Experience marketing: get the consumer to experience your branding
Customer experience has now become a priority for every business. Consumers tend to show loyalty to brands that offer them a special experience. According to research done by PWC, 43% of buyers are willing to pay more for the best customer experience. Additionally, as many as 49% of users have made impulse purchases under the influence of a more personalized experience based on their past tastes, needs and preferences.
Customers expect an omni-channel approach. Today, consumers interact with a company four to six times before making a purchase, a number that has increased greatly from just fifteen years ago. But what is an omnichannel customer experience? Take customer service, for example: a person with a question should expect the same answer whether they call on the phone, chat via Messenger, send a DM on Instagram, or walk into a store. This means equal message, but also the tone of voice, level of friendliness, and response time. Consistency creates smooth experiences that make a brand memorable.
Expectations are changing also depending on age groups. While older customers tend to be more patient, younger customers are more likely to use all available means to obtain answers to their queries. Clear messaging, a trained customer care staff and straightforward answers all play a part in meeting younger consumers’ expectations.
The customers-brands relationship is increasingly taking place in a multiplicity of channels. According to American Express, 33% of Americans will switch companies after just a single instance of poor service. For a brand, adopting an omnichannel strategy means on the one hand, being reachable everywhere, from any device, and on the other offering a consistent image and without gaps in the user experience.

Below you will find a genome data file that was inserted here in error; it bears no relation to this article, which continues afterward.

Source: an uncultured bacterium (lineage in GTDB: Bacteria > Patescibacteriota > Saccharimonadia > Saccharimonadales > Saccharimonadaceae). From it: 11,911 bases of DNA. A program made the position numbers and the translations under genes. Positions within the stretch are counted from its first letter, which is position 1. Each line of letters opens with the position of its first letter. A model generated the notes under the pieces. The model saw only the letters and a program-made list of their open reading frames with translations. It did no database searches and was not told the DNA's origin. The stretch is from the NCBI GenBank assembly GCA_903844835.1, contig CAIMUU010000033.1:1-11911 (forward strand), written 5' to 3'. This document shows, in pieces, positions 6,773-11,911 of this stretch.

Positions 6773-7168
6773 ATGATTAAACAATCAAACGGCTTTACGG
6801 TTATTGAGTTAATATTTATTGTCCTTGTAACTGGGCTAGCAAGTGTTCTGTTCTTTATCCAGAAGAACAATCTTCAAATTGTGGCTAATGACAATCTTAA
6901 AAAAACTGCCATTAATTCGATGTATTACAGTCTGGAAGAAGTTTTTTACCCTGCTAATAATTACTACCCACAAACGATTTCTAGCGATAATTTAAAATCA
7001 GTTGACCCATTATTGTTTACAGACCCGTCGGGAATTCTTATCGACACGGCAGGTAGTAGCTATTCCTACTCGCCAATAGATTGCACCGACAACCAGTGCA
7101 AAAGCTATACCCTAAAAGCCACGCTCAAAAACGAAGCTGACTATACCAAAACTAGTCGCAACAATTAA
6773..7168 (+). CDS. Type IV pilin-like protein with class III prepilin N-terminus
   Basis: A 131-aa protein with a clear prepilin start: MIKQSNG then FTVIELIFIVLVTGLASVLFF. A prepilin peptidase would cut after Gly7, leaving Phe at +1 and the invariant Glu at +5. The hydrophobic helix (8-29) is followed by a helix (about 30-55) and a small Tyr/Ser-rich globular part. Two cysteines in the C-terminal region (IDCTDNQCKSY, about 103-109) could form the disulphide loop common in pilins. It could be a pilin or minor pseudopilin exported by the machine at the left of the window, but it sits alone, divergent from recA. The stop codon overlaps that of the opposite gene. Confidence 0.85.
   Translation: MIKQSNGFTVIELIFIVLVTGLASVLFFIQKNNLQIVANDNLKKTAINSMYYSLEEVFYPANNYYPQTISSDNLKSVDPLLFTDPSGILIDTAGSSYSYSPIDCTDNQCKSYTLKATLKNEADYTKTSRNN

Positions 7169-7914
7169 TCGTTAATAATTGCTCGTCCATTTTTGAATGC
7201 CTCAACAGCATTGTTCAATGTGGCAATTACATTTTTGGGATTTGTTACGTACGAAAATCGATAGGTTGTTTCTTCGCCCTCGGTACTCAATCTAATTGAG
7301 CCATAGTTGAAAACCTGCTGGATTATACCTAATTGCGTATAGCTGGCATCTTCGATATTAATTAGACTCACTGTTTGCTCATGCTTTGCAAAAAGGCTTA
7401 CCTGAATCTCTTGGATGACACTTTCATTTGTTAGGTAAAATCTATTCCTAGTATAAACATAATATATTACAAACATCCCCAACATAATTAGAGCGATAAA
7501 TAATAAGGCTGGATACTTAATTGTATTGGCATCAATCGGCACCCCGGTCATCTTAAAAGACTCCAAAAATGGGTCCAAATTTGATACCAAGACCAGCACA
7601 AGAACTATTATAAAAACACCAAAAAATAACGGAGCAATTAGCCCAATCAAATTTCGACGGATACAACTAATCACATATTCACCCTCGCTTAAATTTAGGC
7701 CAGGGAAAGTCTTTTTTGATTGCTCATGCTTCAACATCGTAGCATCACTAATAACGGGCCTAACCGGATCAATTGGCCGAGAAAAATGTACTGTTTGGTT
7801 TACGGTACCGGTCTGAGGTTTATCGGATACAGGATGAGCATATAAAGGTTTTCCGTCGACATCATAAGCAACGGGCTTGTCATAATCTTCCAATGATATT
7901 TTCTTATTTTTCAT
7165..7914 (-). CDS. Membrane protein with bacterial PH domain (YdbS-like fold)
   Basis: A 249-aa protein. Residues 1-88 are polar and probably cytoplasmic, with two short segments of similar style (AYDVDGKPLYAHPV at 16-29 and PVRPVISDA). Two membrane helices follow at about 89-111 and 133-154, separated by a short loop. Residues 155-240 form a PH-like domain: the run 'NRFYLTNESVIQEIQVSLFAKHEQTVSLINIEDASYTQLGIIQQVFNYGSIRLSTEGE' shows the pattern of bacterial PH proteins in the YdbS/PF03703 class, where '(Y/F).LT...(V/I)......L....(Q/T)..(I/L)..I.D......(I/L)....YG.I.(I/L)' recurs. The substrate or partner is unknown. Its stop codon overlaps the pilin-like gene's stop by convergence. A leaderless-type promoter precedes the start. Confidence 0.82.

How to create an omni-channel strategy? By coordinating the marketing, sales and customer service operations. We’ll dive into it in the next section.
How to create a omni-channel strategy for brand experience
There is a difference between multi-channel and omni-channel that needs to be addressed. When adopting a multichannel strategy, a company develops a series of different touchpoints – let’s say landing pages, social media ads, and podcast ads – but engages with each channel individually. An omni-channel strategy takes this approach a step further. It views the data gathered by each channel as interconnected and develops a better brand experience through cross-analysis and communication.
By using a coordinated content strategy, customers and prospects are more likely to interact with the company on multiple platforms, but also experience the product or service in the same way on all the touchpoints, without interruptions as they cross over from one channel to the other. An omni-channel branding strategy allows the user to start an activity on one channel and continue it on another, without having to start all over again. Let’s look into the three steps to design an omni-channel strategy for brand experience.
1. Gathering data from individual channels